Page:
Gr 5 Up-These contemporary poems and paintings (by poets and artists who will be largely unfamiliar to readers) are grouped into sections and "interludes" that revolve around universal themes. In the section titled "Is This Forever, Or What?" the pantoum, "At Sixteen," by well-known poet Edward Hirsch is followed by Travis Ian Smith's "Giant, Red Hibiscus," an instantly recognizable love poem that revolves around a very Texan image: "And I would like to watch you watch the hibiscus/in early morning,/how it changes from some seemingly red, dead-looking thing/into the most beautiful bloom on earth./I'm sorry, I forgot. I meant the second most beautiful thing." The large, square book design is similar to that of Nye's The Space Between Our Footsteps (S & S, 1998) and gives plenty of space to the poems and vibrantly reproduced paintings; it also makes this a book more likely to be picked up by adults than by younger readers. The subtitle may also make readers suspect this collection isn't for them; they'd be wrong. Nye has brought together a circle of friends as expansive as her state, and as particular as a well-honed friendship. This collection is actually less about Texas than it is about place and voice, and how creative individuals who love their home and people can show strangers the beauty and oddity they see each day before them. Place this title in poetry sections for browsing, or wherever you have fans of Nye's work.-Nina Lindsay, Oakland Public Library, CA Copyright 2004 Reed Business Information.
Kirkus Reviews
This sumptuously designed gathering of poetry and paintings from 140 Texans (or former Texans) will lead readers not so much to that state specifically, as to a state of mind: a "sense of generous horizons and spaciousness," to quote the much-honored editor. Ranging in style from abstract to photorealistic, the 44 paintings include still lifes, landscapes, portraits of people or wildlife, evocations of folk art, pop art, or expressionistic studies in color. The poetry, being all free verse and, with a single exception (plus scattered phrases), in English, is less varied in voice or imagery, but flows smoothly from one selection to the next. Despite recurring references to snakes, heat, pecans, and the sound of running water, it deals less with distinctively regional topics than with such universal themes as the immigrant experience, small-town customers at the Dairy Queen, vivid childhood memories, personal reflections, absent friends, or contemplations of nature. Except for Pat Mora, Sandra Cisneros, and a handful of others, these poets and artists have had little or no exposure nationwide; Nye has done them a real service with this deep (though not wide) cross-section. (biographical notes, indexes) (Poetry. YA)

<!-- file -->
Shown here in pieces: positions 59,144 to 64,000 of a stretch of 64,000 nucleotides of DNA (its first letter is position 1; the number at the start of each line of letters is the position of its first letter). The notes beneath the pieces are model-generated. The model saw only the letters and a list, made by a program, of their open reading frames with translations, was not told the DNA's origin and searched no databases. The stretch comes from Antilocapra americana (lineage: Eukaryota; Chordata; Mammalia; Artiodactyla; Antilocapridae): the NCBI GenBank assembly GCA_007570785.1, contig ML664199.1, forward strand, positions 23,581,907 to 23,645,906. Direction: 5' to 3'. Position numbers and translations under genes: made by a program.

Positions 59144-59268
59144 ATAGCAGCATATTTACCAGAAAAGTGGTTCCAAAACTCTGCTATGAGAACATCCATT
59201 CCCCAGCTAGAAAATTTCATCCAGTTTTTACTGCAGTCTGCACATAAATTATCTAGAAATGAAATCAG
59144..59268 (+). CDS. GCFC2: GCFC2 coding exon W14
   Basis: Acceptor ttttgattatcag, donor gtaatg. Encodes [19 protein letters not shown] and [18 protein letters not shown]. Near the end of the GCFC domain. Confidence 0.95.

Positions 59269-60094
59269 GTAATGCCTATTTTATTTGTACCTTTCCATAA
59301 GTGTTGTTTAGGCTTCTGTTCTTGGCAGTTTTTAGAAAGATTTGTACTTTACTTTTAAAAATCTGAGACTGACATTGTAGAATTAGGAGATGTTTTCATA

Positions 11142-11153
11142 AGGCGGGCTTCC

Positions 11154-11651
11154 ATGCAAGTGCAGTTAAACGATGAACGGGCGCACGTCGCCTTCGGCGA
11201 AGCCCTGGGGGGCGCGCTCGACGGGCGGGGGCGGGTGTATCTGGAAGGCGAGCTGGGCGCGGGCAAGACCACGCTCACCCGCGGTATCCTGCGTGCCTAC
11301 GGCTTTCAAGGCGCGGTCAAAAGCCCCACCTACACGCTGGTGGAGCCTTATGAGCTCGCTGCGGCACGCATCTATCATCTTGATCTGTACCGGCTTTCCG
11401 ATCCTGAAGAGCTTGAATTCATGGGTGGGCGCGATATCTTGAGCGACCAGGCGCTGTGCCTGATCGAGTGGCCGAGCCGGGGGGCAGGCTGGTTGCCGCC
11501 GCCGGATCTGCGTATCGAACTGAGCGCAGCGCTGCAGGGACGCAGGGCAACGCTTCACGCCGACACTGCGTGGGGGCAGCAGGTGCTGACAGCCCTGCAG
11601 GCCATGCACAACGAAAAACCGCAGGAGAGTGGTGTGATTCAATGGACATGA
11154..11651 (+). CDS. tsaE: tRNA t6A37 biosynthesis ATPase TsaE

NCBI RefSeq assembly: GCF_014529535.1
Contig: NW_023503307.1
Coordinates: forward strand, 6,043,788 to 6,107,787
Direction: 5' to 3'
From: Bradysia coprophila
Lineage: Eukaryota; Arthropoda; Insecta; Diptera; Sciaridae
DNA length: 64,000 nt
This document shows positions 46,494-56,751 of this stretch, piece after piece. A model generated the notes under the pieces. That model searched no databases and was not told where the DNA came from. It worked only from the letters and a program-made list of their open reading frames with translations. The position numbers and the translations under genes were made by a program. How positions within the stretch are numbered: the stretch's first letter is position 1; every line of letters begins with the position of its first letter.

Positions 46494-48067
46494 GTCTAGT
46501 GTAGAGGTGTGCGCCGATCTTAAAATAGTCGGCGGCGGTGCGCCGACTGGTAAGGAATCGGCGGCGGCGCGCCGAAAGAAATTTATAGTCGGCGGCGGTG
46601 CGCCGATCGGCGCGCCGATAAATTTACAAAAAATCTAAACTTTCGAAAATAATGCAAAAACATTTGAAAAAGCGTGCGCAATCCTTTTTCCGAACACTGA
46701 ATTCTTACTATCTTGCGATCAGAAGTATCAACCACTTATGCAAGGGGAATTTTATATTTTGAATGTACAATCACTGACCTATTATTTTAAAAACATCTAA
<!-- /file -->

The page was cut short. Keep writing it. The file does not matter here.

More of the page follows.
Product Details

HarperCollins Publishers
Publication date:
Edition description:
First Edition
Product dimensions:
9.50(w) x 10.00(h) x 0.25(d)
Age Range:
10 Years

Meet the Author

Naomi Shihab Nye has received a Lannan Fellowship, a Guggenheim Fellowship, the Witter Bynner Fellowship from the Library of Congress, and four Pushcart Prizes. Her collection 19 Varieties of Gazelle: Poems of the Middle East was a finalist for the National Book Award, and her collection Honeybee was awarded the Arab-American Book Award. She is currently serving on the Board of Chancellors for the Academy of American Poets. Naomi Shihab Nye has edited several honored and popular poetry anthologies, including Time You Let Me In, What Have You Lost?, Salting the Ocean, and This Same Sky, and she is the author of the novels Habibi and Going, Going. She lives with her family in San Antonio, Texas.